Oddly enough, the panelists seemed more concerned that friends of the author might give the book glowing reviews, skewing the book’s overall rating. I’m afraid the mass amounts of people from varying walks of life do that enough already.
Amazon is a perfect example of the internet’s primary weakness, and one of the main reasons why people are afraid that it may take over print media: there is no quality control. If you expect to get anything out of internet content, you have to constantly ask yourself, “Who is this person, and why are they writing this?” Amazon.com reviews are far too short to glean this kind of information from, and therefore, for the most part, we only take them so seriously. But this is a genuinely serious problem throughout the internet, the bane of teachers and professors.
However, I think it’s important to realize that these questions we’re now forced to ask about reliability of our sources are by no means new questions. A lot of people don’t necessarily realize that even mainstream news sources–yes, I’m including those that aren’t Fox News–don’t report from an objective perspective. What newspapers and news stations report and how they phrase their news stories largely depends on what they think will draw the largest audience. Nothing is neutral, no matter how much we’d like it to be. My favorite example of this is Margaret Thatcher. If you look at the kinds of media that came out in Britain during her time as Prime Minister, from the hilarious sketches on “A Bit of Fry and Laurie,” to the dark foreboding future of Alan Moore’s graphic novel V for Vendetta, it’s pretty clear that liberal Brits saw her as being the equivilent of an intelligent George W. Bush. When I mentioned this to liberal American adults old enough to remember the Thatcher era, they were surprised, knowing more about her from an economic as opposed to a social perspective. I have to wonder if the American media portrayal of her had to do with her clear Capitalist loyalties during the Cold War. We were clearly getting a biased picture of her. Many people have suggested that it’s the fear of spun stories like this that drives the turn to internet sources–we want to get as close to the truth as we can get.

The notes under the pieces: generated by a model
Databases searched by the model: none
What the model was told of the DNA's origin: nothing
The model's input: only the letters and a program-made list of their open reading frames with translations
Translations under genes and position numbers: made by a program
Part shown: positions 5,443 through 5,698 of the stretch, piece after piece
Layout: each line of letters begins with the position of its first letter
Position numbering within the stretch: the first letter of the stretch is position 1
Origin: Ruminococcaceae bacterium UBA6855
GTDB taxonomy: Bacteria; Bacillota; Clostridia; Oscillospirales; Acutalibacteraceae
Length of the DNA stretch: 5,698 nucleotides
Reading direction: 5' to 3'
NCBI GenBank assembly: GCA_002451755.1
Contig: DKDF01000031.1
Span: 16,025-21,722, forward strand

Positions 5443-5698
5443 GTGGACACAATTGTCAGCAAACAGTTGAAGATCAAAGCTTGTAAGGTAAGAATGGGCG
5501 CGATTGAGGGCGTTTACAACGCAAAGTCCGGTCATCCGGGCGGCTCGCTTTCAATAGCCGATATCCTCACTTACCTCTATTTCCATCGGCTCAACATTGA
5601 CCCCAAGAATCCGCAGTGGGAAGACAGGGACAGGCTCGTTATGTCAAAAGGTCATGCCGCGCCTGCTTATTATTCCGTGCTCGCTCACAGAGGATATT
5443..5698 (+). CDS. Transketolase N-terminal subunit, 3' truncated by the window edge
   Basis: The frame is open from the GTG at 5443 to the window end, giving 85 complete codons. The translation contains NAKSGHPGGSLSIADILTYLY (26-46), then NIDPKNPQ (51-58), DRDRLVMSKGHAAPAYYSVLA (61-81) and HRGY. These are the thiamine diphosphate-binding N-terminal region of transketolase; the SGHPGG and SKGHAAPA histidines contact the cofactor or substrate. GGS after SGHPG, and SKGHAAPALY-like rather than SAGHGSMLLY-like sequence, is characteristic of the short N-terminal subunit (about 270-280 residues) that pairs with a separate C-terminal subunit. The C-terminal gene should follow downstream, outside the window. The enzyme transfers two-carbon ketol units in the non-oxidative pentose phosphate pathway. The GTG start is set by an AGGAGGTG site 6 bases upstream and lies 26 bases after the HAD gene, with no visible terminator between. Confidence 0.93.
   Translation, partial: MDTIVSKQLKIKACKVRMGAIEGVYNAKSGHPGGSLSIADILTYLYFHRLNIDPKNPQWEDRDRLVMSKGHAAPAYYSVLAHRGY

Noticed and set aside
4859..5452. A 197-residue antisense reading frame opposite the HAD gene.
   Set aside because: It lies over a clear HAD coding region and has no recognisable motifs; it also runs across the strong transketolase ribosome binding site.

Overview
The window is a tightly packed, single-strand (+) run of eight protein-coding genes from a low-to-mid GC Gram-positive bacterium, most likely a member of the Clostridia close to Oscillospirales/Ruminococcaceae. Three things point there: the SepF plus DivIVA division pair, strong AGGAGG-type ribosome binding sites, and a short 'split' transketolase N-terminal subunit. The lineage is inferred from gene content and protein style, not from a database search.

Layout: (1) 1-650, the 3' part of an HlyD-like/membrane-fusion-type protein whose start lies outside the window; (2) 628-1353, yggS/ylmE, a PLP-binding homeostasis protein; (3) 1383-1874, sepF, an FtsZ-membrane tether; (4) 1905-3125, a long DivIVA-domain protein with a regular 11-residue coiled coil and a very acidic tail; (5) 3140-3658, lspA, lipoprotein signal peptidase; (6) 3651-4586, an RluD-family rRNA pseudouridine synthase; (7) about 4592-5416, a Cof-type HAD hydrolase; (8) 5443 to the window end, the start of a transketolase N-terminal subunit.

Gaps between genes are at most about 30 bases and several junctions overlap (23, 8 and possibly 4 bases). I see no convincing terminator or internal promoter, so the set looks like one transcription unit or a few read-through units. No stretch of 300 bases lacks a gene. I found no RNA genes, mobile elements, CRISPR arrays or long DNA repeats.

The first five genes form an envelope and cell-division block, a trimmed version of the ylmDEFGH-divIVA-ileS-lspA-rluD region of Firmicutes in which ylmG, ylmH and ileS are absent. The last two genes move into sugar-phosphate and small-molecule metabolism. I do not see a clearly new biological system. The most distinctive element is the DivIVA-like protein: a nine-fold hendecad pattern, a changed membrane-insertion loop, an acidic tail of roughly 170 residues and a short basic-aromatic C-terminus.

The internet takes fears we should have had all along and magnifies them. While we can easily guess what biases might drive The New York Times or The Washington Post, we don’t necessarily know what drives people on the internet. But I do think this can be used to our advantage if we use it as a reminder to ask the all important questions of “Who?” and “Why?”. It is a reminder to us that we need to and have always needed to be responsible readers, and, if we repeat what we hear, responsible writers. Who wrote this? Why did they write it? We can use these questions to find the melody in the cacophony of words on the internet.
III. The Death of Literature?
More so than worrying about the death of book reviews, the members of the panel were terrified that so-called “literary fiction” is on the way out. “Literature Lite,” they snarked, was taking over thanks to book groups designed to make people feel unduly smart. The New York Times was reviewing Stephen King novels, wasting precious space that could be used to promote a novel that didn’t already have a built-in audience. Book reviews are essential publicity for new authors, and the deserving ones, they feared, weren’t getting it.
They declared as their dreaded culprit a culture in which attention spans have shortened to those of goldfish. We live in a culture in which, to quote one of the panelists, people wanted “American Idol instead of American Pastoral.” In short, they blamed my generation (and my younger brother’s generation, for that matter.) This excuse has always bothered me because it’s such a simple and convenient explanation that it smacks of laziness. I’m not denying that our culture seems to have lost its attention span in some cases (too long didn’t read or tl;dr is a common complaint in internet communities), but it does paint a rather incomplete picture (after all, knitting somehow managed to become trendy again. So is crafting and designing. We apparently can have patience if we put our minds to it.). I think a more productive way of deciding whether there is any truth at all to the “death of literature” problem is looking at the assumptions we make when we declare something to be literature.
First and foremost, it’s important to realize that who gets to don the golden title of literature doesn’t come from a magical, objective, infallible source. I was actually discussing this on the phone with my dear friend Saira the other day. She was talking about some of her favorite Pakistani and Indian writers, and mentioned that when one of them had been mentioned as a candidate for the Nobel Prize, the panel realized that they could not even consider her because she had never been translated. Why not? Considering that her name got brought up at all means that she is obviously a very good writer.
Unfortunately for this writer, the decision of which works get translated has a lot to do with marketing. Who will have an audience if we bring them overseas? The incredibly popular contemporary Japanese author Haruki Murakami is a perfect example of marketing at work. For one thing, the Western pop culture fascination with Japan gives him an automatic market overseas. But what perhaps is more telling is that the Japanese consider him to have a distinctly western flavor in his writing. Though he is a genuinely talented writer, part of his acclaim stems from him being lucky enough to write in a way that is marketable to an international audience. He is at once exotic and familiar.